The Global Animal Partnership plans to toughen standards, effectively lowering the number of chicken breeds that meet its animal welfare guidelines, Bloomberg recently reported.
The partnership, which has a five-step process for certifying animal welfare, is promoted by Amazon and other major food companies. Bloomberg, quoting people familiar with the certification process, said it will be nearly impossible for the 90% of breeds that currently make up U.S. production to comply.
A study by the partnership found the most common breeds had poor outcomes, suffering foot injuries, bodies that grow faster than their organs resulting in small lungs, and other problems like tough, woody muscle texture. Partnership executive director Anne Malleau told Bloomberg the industry drive to increase muscle mass has created the problems.
The new standards likely will be released in coming weeks.
In other agriculture news:
Corn production: U.S. farmers, encouraged by high commodity prices, are planning to plant more corn acres in 2022, University of Illinois economist Scott Irwin said. Irwin said acreage likely will increase by 3% next year despite rising fertilizer prices, Successful Farming reported (Nov. 30).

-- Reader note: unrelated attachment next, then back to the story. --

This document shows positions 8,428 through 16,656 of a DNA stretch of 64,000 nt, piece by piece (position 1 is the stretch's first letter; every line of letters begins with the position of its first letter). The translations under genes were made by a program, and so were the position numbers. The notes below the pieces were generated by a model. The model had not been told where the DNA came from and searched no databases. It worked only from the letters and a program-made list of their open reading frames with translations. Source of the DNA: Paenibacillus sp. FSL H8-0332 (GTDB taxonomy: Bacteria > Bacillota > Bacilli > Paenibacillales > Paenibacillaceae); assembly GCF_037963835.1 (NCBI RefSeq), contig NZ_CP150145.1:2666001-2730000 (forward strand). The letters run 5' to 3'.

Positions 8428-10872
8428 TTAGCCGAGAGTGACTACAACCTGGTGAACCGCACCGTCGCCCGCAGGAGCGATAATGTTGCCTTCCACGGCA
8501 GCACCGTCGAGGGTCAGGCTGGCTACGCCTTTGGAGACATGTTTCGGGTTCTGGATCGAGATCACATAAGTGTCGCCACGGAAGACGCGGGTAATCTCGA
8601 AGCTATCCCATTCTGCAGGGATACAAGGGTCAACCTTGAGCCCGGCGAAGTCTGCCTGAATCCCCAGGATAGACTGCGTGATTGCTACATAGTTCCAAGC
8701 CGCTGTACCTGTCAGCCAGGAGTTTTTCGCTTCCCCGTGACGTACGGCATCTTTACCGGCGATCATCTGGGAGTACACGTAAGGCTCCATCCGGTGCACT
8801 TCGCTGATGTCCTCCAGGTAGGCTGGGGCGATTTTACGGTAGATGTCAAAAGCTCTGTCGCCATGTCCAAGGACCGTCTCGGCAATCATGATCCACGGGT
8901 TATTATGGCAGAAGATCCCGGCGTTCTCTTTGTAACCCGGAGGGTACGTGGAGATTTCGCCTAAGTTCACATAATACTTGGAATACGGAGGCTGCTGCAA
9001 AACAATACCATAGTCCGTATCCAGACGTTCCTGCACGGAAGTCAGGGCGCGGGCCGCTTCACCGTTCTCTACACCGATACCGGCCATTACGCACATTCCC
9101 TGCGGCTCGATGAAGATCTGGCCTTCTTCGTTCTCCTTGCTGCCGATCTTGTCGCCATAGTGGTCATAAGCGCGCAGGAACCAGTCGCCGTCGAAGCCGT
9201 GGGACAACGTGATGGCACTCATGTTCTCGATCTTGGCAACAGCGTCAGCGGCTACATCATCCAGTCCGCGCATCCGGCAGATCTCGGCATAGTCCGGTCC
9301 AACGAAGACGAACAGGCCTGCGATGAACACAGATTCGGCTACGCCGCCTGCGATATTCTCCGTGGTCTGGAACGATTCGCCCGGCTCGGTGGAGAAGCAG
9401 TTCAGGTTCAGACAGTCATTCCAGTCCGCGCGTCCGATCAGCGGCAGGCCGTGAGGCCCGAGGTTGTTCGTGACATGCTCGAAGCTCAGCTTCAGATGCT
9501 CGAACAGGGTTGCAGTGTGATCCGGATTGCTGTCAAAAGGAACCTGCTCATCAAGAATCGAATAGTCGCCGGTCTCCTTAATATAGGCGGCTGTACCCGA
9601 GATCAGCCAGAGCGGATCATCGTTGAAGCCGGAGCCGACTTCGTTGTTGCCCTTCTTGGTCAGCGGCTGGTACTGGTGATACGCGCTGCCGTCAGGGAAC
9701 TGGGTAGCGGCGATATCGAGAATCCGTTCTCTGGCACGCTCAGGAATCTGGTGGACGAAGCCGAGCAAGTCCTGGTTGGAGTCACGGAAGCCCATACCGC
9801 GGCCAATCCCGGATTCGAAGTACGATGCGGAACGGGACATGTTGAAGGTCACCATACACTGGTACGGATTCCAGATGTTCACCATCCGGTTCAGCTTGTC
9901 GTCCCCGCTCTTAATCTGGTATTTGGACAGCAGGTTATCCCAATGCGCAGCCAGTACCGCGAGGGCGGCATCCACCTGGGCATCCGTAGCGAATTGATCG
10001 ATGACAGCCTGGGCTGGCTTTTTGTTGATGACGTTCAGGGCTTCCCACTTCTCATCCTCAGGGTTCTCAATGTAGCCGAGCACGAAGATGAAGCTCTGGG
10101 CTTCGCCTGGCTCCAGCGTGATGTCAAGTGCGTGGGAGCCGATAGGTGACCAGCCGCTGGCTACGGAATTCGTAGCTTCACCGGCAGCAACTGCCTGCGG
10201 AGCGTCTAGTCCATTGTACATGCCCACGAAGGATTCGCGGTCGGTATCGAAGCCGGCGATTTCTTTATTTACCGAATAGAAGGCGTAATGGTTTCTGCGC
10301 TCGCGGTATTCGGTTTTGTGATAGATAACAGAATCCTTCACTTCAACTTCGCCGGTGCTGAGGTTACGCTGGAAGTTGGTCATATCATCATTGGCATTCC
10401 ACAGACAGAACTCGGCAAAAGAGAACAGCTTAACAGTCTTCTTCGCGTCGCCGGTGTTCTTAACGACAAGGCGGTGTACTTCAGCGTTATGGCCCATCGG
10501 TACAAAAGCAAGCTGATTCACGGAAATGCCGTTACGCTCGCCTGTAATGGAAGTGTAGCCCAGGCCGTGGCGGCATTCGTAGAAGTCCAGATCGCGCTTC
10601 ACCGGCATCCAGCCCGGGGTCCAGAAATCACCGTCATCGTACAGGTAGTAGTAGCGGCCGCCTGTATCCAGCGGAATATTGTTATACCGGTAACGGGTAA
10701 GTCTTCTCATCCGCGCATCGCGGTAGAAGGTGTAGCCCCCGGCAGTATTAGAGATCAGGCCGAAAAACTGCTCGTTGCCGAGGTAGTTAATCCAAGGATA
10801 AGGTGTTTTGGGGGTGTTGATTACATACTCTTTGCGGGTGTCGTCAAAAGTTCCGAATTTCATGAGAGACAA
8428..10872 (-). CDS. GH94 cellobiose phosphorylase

Irwin said the corn crop is projected to cover 96 million acres, up 2.7 million acres, based on grower response to historic commodity price fluctuations. He projected a corn yield of 15.9 billion bushels. The 2021 crop averaged a nine-year high $5.45 a bushel.
Carbon neutral initiatives: Kroger announced (Dec. 1) a partnership with Dutch egg-producer Kipster Farms to produce the first carbon-neutral, cage-free eggs for supermarket shelves. Construction is underway at MPS Egg Farms on the first production facility. Kroger, the biggest U.S. grocer, said the system provides the highest standards of animal welfare, uses feed made from surplus food, minimizes fine particle emissions and is powered by solar energy.
In Britain, meanwhile, the fourth largest supermarket chain, Wm Morrison, announced it would go carbon neutral, ditching soy chicken feed in favor of an insect-based feed produced by Better Origin for its free-range birds, The Financial Times reported (Nov. 30).
Indigenous foods: The USDA Office of Tribal Relations plans to partner with several Native American groups to raise awareness of Indigenous attitudes toward food and its production, Minnesota Public Radio reported. The Native American Food Sovereignty Alliance plans to set up two regional seed processing centers with funding from the USDA. One center is to be constructed in Minnesota, the other in the Southwest.
Avian flu: H5 avian flu turned up in a Minnesota turkey flock through routine testing, the Minnesota Board of Animal Health said in a statement (Nov. 23). The farm involved is about 90 miles west of Minneapolis. The virus does not pose a health risk to humans.
Potato wart: The Canadian Food Inspection Agency suspended export of seed potatoes from Prince Edward Island to the U.S. on Nov. 21 to prevent the spread of potato wart. The blight was first detected Oct. 1 and has been identified at two farms in the Canadian province.